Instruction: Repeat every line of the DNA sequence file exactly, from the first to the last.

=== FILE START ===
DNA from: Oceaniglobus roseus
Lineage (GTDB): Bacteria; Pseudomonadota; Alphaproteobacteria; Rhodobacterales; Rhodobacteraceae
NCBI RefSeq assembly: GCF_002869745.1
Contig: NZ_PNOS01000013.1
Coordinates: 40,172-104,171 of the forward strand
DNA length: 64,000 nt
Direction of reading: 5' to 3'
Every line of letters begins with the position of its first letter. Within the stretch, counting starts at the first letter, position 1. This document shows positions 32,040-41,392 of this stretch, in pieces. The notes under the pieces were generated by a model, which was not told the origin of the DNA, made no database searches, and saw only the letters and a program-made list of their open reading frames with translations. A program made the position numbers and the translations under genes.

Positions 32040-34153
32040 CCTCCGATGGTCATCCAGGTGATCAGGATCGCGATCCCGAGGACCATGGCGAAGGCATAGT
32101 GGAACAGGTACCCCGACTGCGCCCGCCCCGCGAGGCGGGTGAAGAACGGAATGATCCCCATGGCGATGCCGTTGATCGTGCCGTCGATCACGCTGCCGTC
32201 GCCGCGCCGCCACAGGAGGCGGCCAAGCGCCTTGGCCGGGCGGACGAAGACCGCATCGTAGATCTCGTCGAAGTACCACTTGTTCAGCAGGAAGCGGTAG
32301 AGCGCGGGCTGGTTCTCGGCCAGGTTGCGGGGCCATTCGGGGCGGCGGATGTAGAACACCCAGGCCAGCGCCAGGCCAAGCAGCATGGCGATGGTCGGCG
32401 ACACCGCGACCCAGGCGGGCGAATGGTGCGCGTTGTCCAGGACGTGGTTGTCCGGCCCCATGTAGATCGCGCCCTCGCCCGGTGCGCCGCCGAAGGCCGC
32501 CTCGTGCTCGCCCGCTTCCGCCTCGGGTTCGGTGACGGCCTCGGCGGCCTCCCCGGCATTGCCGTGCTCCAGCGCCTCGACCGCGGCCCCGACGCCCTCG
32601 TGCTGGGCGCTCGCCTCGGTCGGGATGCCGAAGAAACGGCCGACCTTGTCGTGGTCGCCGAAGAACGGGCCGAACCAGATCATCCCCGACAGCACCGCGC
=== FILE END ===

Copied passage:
DNA from: Oceaniglobus roseus
Lineage (GTDB): Bacteria; Pseudomonadota; Alphaproteobacteria; Rhodobacterales; Rhodobacteraceae
NCBI RefSeq assembly: GCF_002869745.1
Contig: NZ_PNOS01000013.1
Coordinates: 40,172-104,171 of the forward strand
DNA length: 64,000 nt
Direction of reading: 5' to 3'
Every line of letters begins with the position of its first letter. Within the stretch, counting starts at the first letter, position 1. This document shows positions 32,040-41,392 of this stretch, in pieces. The notes under the pieces were generated by a model, which was not told the origin of the DNA, made no database searches, and saw only the letters and a program-made list of their open reading frames with translations. A program made the position numbers and the translations under genes.

Positions 32040-34153
32040 CCTCCGATGGTCATCCAGGTGATCAGGATCGCGATCCCGAGGACCATGGCGAAGGCATAGT
32101 GGAACAGGTACCCCGACTGCGCCCGCCCCGCGAGGCGGGTGAAGAACGGAATGATCCCCATGGCGATGCCGTTGATCGTGCCGTCGATCACGCTGCCGTC
32201 GCCGCGCCGCCACAGGAGGCGGCCAAGCGCCTTGGCCGGGCGGACGAAGACCGCATCGTAGATCTCGTCGAAGTACCACTTGTTCAGCAGGAAGCGGTAG
32301 AGCGCGGGCTGGTTCTCGGCCAGGTTGCGGGGCCATTCGGGGCGGCGGATGTAGAACACCCAGGCCAGCGCCAGGCCAAGCAGCATGGCGATGGTCGGCG
32401 ACACCGCGACCCAGGCGGGCGAATGGTGCGCGTTGTCCAGGACGTGGTTGTCCGGCCCCATGTAGATCGCGCCCTCGCCCGGTGCGCCGCCGAAGGCCGC
32501 CTCGTGCTCGCCCGCTTCCGCCTCGGGTTCGGTGACGGCCTCGGCGGCCTCCCCGGCATTGCCGTGCTCCAGCGCCTCGACCGCGGCCCCGACGCCCTCG
32601 TGCTGGGCGCTCGCCTCGGTCGGGATGCCGAAGAAACGGCCGACCTTGTCGTGGTCGCCGAAGAACGGGCCGAACCAGATCATCCCCGACAGCACCGCGC